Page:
All in all, we learned a lot. He also kind of indicated where the rail car events would be held, but questioned how much success we would have in watching.

After we parted company, Matthew and I continued figuring out where things were. Matthew was understandably a little nervous now about continuing to find out what was going on, but I reassured him by saying that the worst that they could do was to ask us to leave. After all, we weren’t trespassing – the security guard allowed us entry, and we were quite upfront about who we were – we were members of the public, and rail enthusiasts. Additionally, we were under the impression that this event was indeed open to the public, and thus that we were supposed to be there.

We ended up at the far end of the yard, near the lead tracks to the mainline. There, we observed a six-car train consisting of, front to back, Alstom 6094, 6095, 6088, 6089, 6141, and 6140, leave the yard signed as a Green Line train to Greenbelt, to enter revenue service. Once the train had passed, we walked near the set of tracks that the train had just passed on. From the road, I called to the gentlemen in the yellow safety vests. One approached us, and we asked where the rail car events were being held. He indicated that those events were being held at the other end of the yard. So we went down that way.

Along the way, we saw trains in storage, as well as all sorts of work equipment:

TC-02, a Bridge Crane vehicle.
TC-02, a Bridge Crane vehicle.

PM41 (right), and F-507 (flat car, left).
PM41 (right), and F-507 (flat car, left).

We eventually ended up at the Yard Operations building, where we posed with the cowboy cutouts:

 

We went into the Yard Operations building, and eventually found the events. There was an obstacle course at the far end, as well as an announcement competition. They weren’t running the obstacle course when we were there, but they were indeed doing announcements. There, the operators sat in the cab and made announcements while a judge made notes on their performance. The strangest announcement I heard was for a Red Line train to Shady Grove. This is a part of Metro I’m quite familiar with, as Red Line to Shady Grove is my morning commute. The announcement went like this:

Attention, customers. The Farragut North and Dupont Circle stations are closed. The next station will be McPherson Square. The next station is McPherson Square.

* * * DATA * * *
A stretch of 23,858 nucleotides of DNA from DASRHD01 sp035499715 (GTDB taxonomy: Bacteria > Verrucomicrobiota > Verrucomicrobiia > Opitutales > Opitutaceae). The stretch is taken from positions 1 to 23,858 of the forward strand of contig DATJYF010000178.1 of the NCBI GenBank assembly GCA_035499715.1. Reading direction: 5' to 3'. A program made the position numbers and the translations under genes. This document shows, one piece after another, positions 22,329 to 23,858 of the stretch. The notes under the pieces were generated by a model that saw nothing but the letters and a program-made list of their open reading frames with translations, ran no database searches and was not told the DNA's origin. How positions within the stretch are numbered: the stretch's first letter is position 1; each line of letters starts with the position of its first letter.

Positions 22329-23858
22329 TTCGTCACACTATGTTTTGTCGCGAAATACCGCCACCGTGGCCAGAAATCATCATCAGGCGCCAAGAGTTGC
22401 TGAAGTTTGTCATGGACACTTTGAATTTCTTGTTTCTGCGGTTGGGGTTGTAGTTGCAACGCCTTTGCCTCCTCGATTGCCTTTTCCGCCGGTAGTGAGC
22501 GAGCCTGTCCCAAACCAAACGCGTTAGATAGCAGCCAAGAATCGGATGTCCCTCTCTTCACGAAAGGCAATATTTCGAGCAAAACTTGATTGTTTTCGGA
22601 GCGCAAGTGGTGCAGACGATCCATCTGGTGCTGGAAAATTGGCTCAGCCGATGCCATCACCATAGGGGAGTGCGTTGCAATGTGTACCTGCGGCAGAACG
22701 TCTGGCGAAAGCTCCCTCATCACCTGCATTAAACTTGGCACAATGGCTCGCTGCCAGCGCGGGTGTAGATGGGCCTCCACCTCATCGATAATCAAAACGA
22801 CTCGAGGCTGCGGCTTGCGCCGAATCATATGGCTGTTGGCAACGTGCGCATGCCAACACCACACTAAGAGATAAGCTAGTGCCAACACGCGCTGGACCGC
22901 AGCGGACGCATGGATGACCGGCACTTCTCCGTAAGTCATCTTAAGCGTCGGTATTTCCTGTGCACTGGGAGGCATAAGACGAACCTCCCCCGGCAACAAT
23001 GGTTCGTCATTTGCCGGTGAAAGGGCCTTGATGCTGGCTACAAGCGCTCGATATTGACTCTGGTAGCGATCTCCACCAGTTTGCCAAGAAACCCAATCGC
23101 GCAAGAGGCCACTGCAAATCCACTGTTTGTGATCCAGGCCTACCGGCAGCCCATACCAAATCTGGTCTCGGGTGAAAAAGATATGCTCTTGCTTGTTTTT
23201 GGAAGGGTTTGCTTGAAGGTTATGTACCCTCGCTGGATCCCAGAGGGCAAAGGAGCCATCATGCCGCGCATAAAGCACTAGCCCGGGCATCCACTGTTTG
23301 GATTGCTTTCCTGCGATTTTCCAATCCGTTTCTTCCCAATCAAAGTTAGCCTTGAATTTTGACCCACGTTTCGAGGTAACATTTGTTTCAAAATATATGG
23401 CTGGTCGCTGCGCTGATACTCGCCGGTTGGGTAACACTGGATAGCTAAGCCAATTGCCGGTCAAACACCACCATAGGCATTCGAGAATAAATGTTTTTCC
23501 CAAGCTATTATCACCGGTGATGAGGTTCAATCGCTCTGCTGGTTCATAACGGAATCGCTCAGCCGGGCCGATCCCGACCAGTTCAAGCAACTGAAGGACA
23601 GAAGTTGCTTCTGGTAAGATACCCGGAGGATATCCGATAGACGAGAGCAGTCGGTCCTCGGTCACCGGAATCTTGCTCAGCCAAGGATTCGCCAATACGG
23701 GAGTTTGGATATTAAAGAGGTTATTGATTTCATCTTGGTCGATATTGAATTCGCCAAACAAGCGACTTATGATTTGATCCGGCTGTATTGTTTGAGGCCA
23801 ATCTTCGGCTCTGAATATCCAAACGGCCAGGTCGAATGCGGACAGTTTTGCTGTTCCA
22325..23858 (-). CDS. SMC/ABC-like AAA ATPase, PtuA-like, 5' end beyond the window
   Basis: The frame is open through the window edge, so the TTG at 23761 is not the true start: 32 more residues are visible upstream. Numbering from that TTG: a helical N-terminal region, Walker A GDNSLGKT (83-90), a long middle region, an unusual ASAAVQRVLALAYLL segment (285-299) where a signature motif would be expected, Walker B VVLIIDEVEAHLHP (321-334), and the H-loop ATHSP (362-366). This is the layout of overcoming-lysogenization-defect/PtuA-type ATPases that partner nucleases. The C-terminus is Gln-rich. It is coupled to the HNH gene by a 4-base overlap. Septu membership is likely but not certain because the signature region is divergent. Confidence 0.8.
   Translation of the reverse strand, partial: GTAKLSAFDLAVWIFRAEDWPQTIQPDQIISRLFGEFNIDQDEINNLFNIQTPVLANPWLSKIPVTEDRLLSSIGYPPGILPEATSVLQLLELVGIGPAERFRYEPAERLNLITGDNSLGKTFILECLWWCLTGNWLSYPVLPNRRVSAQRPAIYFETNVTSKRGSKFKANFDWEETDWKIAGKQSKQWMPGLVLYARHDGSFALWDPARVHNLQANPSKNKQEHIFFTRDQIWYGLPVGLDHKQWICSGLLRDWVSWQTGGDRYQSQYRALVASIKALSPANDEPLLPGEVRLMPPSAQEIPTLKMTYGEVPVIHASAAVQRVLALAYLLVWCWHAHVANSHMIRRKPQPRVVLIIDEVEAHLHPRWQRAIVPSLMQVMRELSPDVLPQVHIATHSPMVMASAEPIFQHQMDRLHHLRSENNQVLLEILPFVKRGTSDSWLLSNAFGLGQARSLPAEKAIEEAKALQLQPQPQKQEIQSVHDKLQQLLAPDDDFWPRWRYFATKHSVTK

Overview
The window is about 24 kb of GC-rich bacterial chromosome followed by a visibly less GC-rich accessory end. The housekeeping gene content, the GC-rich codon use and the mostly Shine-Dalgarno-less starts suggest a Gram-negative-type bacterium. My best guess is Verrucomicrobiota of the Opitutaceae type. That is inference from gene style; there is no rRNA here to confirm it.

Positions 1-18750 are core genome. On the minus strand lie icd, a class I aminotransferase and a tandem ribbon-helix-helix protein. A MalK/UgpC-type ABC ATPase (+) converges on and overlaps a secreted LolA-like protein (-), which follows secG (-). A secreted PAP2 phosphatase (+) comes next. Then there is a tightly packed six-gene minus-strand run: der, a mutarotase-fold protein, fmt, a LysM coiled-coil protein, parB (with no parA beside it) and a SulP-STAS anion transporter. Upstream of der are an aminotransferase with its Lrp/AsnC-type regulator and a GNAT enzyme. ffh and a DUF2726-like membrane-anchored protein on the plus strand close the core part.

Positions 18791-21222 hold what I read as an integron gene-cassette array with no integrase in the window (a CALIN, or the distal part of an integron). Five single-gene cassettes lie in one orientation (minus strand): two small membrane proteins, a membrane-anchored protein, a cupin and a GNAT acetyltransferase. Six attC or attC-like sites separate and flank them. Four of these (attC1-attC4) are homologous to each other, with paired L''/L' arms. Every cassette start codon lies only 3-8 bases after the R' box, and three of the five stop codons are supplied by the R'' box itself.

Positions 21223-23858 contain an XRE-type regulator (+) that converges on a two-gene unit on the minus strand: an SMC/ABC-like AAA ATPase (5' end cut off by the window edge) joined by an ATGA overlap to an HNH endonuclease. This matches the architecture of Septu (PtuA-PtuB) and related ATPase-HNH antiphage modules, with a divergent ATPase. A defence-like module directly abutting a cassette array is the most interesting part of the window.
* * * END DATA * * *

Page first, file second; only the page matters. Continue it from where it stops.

I heard that, and I was like, whaaaaaaaaa? After all, I’ve been on the Red Line on more than one occasion where stations were closed and rendered impassable for whatever reason, and in those cases, the trains generally serviced the last station that they could, terminated, and then entered service in the other direction (i.e. a Glenmont train would become a Shady Grove train and be on its way). I can’t imagine what sort of catastrophe might occur that would require a Red Line train to use the A&C Connection (running between Farragut North and McPherson Square on Track 2) with passengers. Normally, that connection is only used for trains on non-revenue runs, such as the Money Train, or swapping trains between lines. Seriously, to have to leave the Red Line (A Route) entirely and go to a Blue/Orange Line station (C Route) would have to be something pretty serious.

We also got to get some fun yard photos…

Rohr 1165 in the yard.
Rohr 1165 in the yard.

Breda 3217. The train operator is competing in the announcements competition. The judge is visible in the right-side window.
Breda 3217. The train operator is competing in the announcements competition. The judge is visible in the right-side window.

CAF 5139. Again, announcement competition is underway, with the judge seated at the opposite side of the cab from the operator.
CAF 5139. Again, announcement competition is underway, with the judge seated at the opposite side of the cab from the operator.

Yard signal at the end of the storage track. This signal is always red.
Yard signal at the end of the storage track. This signal is always red.

We also got into a great conversation with a train operator about various odds and ends. Much to their credit, and contrary to Metro’s normally well-earned reputation for crabby customer service, everyone at the rodeo was incredibly friendly. Not one rude individual in the lot of them.

Eventually, one of the supervisors, wearing the special 2009 WMATA Rail Rodeo shirts (what I would do to get one of those shirts!), asked us why we were there. Again, I explained that we were members of the public there to watch the rail rodeo. Now is where we were finally set straight. This also explained why we were the only non-employees to be at the Rail Rodeo, for an event that we were led to believe was open to the public. I had thought it was simply poor turnout by the public because Metro had not promoted the event this year. Turned out that this year, they weren’t running the rodeo as a family event, but rather just as an employee event. And thus they asked us to leave, and they got a retired train operator to escort us back to the car. Fair enough.